The country is holding its breath.
No, that’s not quite right. You have to be quiet when you’re holding your breath, you have to be still. What Chile is doing is waiting, loud and fragmented but still completely focused, for what is going to happen next.
Papá thinks voting No will plunge the country back into chaos. Mostly, Mamá won’t say anything back when he says this. He brings it up whenever I visit, and I can see her bite the inside of her lip. I can’t pinpoint exactly when she got so silent, when their fierce, loving arguments turned into him talking to the air and her moving through the kitchen like a machine. Sometimes I think it started with the bombed-out house on our street, and sometimes I think it started when her sister in San Antonio called for the first time with news of a body on the beach, but neither feels quite right. It was before. The lines around her mouth started to deepen the day we woke up and La Moneda was a skeleton. Papá, with the distance that comes of stubbornness, got louder when he stopped understanding his country. He dealt with evidence he didn’t like the way he dealt with the increased government scrutiny he faced as a poet married to a teacher: with an optimism that closes out all else. Mamá and I, unable to build that naïve wall, withdrew into ourselves.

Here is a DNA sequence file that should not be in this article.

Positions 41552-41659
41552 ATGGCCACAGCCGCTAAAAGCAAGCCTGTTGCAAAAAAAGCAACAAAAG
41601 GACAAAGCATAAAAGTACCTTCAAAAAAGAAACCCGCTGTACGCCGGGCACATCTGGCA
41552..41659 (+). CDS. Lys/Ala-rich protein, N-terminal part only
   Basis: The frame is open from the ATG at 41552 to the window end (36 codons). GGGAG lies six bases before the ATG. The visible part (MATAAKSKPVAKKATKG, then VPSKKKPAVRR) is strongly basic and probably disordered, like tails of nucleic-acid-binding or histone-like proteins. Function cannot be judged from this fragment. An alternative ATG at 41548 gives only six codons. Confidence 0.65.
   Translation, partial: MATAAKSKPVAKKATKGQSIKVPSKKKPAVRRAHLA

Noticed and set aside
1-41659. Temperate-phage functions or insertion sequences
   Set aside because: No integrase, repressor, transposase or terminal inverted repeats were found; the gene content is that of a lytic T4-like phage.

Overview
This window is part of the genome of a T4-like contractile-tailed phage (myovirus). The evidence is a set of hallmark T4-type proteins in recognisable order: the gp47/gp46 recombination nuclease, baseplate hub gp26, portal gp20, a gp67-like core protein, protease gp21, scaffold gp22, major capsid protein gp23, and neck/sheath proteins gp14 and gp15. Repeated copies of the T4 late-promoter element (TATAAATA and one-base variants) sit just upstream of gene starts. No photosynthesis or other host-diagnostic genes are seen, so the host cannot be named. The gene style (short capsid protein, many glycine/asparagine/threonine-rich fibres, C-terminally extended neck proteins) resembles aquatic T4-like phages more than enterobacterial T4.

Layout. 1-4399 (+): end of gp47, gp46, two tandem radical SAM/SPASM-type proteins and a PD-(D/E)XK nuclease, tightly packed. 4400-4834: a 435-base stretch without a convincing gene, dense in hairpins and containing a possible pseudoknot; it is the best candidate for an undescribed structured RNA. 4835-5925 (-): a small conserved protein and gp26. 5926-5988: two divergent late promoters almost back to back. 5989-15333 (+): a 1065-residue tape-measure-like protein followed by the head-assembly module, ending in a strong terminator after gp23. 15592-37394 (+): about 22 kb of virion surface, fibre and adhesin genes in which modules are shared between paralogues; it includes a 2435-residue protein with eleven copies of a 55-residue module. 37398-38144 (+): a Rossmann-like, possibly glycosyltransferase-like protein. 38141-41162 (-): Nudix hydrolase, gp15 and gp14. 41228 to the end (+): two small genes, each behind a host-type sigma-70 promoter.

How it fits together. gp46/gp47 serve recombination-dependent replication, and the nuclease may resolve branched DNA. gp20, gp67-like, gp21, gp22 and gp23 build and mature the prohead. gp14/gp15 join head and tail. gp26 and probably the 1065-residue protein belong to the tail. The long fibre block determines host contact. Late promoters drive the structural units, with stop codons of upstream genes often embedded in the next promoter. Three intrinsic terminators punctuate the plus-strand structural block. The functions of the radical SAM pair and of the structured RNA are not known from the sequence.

Today, though, Mamá grabbed my arm to keep me in the sala after Papá finished speaking and got up to leave. “He’s wrong,” she said. “Well, he’s not wrong to be worried. He’s worried about the wrong thing.” Her voice was quiet, talking like people were listening. “What if he won’t let us have it? What if the country says No and all he does is decide to teach us a lesson?” I held her hand.
“Things are changing,” I said.
“How do you know?”
“When was the last time you disagreed with Papá out loud?” I could see from the look on her face that she knew I was right.
Raúl says he doesn’t want me to vote, that it’s dangerous. Oh, I should have mentioned – I got married. I was almost 30, it was time. He’s a good man. Quiet. Safe. Doesn’t care about politics very much. I tell him I haven’t decided what I’m going to do, and he furrows his brow at me.
Ana doesn’t trust the plebiscite. She says Pinochet will never let go of anything he can take by force, and even if he does, the constitution is a joke. It protects him and his men better than the people he’s been killing for years. When the assassination attempt failed two years ago, everyone I know except her breathed a sigh of relief. “You never know,” Papá said. “Someone worse than Pinochet could have come along.”
“There is no one worse,” Ana said.
And in our heads we all asked the question everyone is asking, in different ways and with different feelings but still the same question: in October, will we get to find out?